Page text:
2019 Dirac Medal Awarded to Distinguished Visiting Professor Rashid Sunyaev

Rashid Sunyaev, Maureen and John Hendricks Distinguished Visiting Professor in the School of Natural Sciences, has received the 2019 Dirac Medal along with Viatcheslav Mukhanov, a former Member (2002) in the School now Cosmology Chair at the Ludwig-Maximilians-Universität München and Alexei Starobinsky, Principal Researcher at the Landau Institute for Theoretical Physics.

The International Centre for Theoretical Physics (ICTP), cites the three physicists for their profound impact on modern cosmology, in particular their important contributions to the understanding of the early universe in the context of inflationary cosmology and to the physics of the Cosmic Microwave Background (CMB) “with experimentally tested implications that have helped to transform cosmology into a precision scientific discipline by combining microscopic physics with the large-scale structure of the universe.”

Sunyaev, together with Yakov Zeldovich, predicted in 1970 the existence of acoustic peaks in the CMB. They also studied cosmological recombination, the surface of last scattering, and the black-body photosphere of the universe. They predicted what has become known as the Sunyaev-Zeldovich effect, a decrease in brightness of the CMB in the direction of rich clusters of galaxies, making it possible to use clusters of galaxies as a powerful tool of observational cosmology. Most recently, Sunyaev oversaw the launch of the SRG spacecraft to create a complete X-Ray map of the observable universe. He serves as the Scientific Head of the project in Russia, leading scientific analysis and operation planning.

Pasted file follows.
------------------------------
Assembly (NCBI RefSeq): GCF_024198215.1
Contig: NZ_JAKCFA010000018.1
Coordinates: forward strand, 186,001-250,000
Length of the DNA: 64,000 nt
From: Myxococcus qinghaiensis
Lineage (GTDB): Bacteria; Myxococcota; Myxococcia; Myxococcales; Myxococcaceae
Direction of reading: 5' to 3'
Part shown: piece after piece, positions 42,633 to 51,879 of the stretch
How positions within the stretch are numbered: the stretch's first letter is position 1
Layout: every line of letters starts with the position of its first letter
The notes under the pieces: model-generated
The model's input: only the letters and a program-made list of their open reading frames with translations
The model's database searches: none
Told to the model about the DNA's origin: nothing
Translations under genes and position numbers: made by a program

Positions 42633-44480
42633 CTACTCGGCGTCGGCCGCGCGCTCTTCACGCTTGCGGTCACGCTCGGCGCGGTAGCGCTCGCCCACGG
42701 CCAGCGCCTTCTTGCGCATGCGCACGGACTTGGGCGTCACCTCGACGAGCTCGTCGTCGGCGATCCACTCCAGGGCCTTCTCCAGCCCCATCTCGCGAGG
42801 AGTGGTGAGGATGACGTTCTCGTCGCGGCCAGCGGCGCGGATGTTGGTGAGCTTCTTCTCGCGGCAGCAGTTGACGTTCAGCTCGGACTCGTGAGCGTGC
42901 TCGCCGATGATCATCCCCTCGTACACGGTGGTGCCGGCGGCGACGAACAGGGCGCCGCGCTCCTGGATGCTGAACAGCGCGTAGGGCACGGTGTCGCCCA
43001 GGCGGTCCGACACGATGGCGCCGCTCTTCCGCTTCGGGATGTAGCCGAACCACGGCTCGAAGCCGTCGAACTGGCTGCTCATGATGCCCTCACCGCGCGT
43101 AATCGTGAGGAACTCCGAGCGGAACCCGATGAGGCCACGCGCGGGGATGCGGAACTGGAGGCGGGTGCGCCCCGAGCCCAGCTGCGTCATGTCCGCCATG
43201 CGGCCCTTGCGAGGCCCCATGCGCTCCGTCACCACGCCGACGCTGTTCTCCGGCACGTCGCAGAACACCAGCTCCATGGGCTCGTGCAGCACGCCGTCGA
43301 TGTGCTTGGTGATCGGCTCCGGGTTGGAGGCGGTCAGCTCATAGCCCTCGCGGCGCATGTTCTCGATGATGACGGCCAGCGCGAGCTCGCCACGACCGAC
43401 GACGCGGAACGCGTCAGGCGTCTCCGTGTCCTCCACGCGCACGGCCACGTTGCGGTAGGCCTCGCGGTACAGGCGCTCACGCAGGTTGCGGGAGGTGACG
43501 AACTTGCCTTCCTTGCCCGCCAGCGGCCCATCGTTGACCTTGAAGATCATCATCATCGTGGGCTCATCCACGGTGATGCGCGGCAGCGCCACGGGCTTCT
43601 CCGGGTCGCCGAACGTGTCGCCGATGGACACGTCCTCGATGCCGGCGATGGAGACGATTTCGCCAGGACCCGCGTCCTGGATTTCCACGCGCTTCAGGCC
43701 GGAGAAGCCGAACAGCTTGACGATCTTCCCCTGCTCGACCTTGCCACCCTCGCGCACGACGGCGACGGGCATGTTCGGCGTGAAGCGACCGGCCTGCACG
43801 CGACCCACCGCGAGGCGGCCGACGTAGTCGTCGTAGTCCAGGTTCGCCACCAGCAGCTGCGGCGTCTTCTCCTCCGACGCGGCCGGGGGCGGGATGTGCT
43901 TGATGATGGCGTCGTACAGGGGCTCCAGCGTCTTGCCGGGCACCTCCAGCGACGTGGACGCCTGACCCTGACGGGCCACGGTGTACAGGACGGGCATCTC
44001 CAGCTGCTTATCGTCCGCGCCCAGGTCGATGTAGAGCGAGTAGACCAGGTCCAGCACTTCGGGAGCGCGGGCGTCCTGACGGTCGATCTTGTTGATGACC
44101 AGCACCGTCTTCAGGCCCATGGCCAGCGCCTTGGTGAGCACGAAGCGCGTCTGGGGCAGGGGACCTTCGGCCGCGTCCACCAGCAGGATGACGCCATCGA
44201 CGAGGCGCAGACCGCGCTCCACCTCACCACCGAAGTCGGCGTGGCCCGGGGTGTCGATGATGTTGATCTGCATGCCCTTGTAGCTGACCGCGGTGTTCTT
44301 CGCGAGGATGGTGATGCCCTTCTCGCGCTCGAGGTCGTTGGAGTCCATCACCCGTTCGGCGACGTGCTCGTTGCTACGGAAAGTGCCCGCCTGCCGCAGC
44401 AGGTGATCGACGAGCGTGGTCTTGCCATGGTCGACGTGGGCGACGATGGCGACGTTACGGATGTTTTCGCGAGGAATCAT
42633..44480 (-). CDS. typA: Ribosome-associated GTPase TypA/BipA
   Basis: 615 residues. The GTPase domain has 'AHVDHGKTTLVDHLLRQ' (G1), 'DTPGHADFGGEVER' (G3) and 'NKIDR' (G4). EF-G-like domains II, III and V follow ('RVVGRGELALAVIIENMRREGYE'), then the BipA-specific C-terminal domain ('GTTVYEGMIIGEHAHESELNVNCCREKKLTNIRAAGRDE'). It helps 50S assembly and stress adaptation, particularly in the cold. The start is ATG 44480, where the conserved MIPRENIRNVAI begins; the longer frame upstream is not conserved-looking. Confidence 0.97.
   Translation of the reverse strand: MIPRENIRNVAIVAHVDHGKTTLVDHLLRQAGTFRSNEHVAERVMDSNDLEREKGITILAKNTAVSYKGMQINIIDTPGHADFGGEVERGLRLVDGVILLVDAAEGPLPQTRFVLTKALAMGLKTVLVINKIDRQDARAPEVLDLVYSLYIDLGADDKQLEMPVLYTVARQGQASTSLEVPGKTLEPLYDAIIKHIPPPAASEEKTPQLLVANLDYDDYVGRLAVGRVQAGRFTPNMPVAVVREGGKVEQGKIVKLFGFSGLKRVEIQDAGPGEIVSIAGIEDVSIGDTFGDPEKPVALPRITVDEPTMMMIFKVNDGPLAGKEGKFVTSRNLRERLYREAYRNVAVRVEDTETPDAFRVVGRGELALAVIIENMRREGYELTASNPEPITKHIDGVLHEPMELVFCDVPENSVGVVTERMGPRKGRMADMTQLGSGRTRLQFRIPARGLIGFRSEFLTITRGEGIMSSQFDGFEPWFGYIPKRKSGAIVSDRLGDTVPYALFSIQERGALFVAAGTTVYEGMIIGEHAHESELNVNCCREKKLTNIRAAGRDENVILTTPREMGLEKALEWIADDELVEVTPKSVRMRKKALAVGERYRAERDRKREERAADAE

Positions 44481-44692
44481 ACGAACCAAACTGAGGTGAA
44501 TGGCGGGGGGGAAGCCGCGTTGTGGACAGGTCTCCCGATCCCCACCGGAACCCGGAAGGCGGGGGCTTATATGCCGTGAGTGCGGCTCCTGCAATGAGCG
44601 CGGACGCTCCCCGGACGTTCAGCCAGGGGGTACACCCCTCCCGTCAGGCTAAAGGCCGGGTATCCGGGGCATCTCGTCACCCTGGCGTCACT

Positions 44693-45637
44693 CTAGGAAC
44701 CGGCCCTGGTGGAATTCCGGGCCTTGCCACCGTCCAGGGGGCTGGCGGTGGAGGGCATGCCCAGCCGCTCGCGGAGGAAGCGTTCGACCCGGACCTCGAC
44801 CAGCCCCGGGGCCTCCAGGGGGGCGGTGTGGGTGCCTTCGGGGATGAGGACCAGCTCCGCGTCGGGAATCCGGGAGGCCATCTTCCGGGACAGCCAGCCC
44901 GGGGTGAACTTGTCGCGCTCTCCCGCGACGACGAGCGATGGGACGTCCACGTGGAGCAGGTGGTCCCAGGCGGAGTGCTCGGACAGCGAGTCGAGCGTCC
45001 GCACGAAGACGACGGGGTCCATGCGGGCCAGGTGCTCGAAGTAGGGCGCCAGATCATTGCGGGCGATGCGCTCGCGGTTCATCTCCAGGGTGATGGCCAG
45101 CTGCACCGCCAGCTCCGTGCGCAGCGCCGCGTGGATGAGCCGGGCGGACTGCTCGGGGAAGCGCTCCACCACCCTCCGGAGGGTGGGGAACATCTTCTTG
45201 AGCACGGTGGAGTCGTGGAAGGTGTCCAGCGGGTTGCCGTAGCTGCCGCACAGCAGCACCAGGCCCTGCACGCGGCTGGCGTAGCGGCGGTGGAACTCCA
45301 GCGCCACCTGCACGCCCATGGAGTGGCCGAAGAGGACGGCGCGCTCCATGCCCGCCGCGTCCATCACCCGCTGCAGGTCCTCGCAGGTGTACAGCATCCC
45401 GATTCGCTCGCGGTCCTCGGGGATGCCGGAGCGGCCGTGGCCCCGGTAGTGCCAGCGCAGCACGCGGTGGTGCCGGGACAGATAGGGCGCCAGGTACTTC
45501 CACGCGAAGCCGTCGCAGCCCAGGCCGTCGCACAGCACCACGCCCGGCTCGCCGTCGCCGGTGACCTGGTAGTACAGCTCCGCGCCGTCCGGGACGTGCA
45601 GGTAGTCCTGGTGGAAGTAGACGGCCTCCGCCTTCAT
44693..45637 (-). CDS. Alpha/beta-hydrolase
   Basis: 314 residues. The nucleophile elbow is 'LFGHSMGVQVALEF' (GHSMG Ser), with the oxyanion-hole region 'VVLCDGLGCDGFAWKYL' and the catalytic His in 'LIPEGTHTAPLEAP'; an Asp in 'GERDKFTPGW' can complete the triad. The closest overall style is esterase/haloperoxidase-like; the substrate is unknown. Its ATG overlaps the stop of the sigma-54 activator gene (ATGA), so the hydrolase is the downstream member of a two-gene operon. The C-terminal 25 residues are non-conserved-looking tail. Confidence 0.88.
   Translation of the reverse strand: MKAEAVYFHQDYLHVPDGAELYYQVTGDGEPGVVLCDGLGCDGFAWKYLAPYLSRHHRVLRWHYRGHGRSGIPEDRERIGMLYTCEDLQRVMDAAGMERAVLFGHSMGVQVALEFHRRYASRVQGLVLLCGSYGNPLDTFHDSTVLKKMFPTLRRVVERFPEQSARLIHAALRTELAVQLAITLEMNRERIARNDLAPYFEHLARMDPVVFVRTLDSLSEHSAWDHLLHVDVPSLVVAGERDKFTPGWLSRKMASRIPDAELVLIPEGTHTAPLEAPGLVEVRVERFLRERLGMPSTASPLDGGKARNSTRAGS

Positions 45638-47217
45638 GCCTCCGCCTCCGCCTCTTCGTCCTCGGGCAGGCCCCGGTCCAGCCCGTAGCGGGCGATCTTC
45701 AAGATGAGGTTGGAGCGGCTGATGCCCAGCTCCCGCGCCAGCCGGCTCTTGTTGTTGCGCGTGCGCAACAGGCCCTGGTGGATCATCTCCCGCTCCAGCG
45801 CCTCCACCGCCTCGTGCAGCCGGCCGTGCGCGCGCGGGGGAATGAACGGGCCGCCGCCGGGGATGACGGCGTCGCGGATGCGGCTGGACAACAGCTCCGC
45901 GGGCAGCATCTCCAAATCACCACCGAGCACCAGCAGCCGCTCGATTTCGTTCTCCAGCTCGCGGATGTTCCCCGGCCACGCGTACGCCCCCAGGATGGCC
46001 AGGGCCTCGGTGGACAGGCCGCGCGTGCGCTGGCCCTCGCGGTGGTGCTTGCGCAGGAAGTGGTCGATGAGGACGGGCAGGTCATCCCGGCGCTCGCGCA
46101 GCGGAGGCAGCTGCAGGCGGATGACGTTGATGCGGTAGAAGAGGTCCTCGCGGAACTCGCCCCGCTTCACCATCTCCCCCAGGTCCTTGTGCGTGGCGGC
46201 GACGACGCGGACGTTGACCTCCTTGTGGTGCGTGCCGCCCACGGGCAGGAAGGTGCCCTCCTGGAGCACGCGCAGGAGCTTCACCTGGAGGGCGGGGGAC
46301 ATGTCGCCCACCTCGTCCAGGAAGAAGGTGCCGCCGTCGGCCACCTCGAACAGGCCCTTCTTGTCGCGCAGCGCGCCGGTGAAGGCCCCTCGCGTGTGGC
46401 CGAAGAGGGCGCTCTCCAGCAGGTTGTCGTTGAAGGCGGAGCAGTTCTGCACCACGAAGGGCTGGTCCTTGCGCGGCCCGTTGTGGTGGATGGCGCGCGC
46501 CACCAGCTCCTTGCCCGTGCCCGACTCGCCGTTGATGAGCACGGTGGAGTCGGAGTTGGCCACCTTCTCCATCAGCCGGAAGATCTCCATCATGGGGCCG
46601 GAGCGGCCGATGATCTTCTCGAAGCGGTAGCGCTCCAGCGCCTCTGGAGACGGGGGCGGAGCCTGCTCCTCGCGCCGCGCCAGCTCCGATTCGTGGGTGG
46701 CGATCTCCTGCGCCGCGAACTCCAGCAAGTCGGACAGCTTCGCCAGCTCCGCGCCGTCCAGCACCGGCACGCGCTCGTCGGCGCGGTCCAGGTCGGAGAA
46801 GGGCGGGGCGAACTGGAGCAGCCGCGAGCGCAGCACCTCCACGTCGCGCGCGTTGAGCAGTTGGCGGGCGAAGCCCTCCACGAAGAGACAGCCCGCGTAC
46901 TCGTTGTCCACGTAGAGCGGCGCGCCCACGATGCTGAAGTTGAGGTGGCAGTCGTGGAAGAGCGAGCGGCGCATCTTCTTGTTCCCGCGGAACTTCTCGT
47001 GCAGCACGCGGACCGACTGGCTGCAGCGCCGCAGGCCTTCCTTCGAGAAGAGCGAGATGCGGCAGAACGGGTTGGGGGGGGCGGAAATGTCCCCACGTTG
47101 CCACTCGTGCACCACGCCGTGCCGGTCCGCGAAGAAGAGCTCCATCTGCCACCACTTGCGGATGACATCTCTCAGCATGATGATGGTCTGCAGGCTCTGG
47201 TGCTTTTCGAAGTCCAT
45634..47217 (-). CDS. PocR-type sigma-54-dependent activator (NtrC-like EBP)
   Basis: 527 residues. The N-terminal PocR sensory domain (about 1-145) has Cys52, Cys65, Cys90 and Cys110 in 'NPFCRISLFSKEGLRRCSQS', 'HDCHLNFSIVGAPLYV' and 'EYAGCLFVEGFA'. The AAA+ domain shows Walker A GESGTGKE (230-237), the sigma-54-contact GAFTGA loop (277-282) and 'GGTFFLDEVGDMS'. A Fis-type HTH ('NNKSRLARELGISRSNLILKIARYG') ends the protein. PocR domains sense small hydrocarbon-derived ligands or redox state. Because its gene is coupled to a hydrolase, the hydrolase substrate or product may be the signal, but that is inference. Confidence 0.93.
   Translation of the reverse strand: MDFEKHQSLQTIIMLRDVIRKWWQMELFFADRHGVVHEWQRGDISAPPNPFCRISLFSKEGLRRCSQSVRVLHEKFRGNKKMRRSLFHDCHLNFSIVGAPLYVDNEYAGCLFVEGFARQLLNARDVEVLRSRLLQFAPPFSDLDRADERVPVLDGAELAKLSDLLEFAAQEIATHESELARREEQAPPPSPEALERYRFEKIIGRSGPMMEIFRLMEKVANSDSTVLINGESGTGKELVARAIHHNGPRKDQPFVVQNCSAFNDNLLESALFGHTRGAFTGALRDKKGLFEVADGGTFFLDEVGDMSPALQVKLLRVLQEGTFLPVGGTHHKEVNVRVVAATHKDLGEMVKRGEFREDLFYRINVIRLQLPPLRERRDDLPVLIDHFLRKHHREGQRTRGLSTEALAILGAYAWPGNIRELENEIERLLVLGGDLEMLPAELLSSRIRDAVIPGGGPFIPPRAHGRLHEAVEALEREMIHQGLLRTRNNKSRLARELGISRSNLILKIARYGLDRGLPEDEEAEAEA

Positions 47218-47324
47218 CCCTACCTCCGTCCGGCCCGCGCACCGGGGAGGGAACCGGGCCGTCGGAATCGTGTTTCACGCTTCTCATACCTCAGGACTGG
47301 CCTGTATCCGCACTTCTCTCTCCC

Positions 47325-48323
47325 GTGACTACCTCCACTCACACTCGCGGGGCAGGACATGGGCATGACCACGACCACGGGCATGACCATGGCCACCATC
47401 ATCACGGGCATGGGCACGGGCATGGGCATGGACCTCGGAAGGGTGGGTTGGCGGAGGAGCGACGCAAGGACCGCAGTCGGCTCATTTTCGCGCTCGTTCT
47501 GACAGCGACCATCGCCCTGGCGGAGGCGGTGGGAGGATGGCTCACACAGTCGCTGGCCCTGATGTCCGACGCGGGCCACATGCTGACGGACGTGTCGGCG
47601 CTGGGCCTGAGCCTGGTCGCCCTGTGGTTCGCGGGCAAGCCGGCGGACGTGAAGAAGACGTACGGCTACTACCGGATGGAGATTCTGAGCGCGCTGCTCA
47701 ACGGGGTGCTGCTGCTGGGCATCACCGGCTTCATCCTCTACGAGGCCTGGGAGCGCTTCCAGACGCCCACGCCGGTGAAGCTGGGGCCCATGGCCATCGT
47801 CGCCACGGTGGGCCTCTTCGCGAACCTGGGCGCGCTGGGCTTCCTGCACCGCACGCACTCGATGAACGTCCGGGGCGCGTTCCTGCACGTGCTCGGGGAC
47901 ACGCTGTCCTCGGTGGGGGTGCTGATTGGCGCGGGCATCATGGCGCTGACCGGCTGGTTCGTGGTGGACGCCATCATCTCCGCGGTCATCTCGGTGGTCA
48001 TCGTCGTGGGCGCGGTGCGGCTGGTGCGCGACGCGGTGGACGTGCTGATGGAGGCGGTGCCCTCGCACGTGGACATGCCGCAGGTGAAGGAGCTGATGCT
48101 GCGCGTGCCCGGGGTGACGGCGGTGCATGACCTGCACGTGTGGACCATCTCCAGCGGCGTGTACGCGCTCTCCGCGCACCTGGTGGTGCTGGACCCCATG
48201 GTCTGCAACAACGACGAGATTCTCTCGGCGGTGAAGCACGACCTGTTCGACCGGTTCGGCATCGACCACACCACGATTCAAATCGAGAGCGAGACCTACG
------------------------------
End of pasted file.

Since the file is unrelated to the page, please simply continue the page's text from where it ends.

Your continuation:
Mukhanov, in collaboration with Gennady Chibisov, discovered in 1981 the mechanism for the generation of scalar perturbations of the spacetime metric in a model of cosmological inflation proposed by Starobinsky. In 1985, he further developed a rigorous formalism to describe density perturbations in many inflationary models.

Starobinsky was one of the first developers of the cosmic inflation theory in the late 1970s. In 1979, he predicted gravity waves from a period of de Sitter-like evolution in the early universe and later proposed a version of cosmological inflation that is now described in terms of an extra curvature square term in the Einstein action. He wrote one of the first articles to compute density perturbations in slow-roll inflation and developed the formalism of stochastic inflation.

First awarded in 1985, ICTP’s Dirac Medal is given in honor of P.A.M. Dirac, one of the greatest physicists of the 20th century and frequent Member of the Institute. It is awarded every year on Dirac’s birthday, August 8, to scientists who have made significant contributions to theoretical physics. Recipients will receive a cash award and medal and will present a lecture at the ICTP in Trieste, Italy, at an official ceremony later in the year. Other Institute scholars who have received the award include Nathan Seiberg, Juan Maldacena, Stephen Adler, Tullio Regge, Frank Wilczek, Edward Witten and former Director Peter Goddard.

Read more about the announcement from ICTP.


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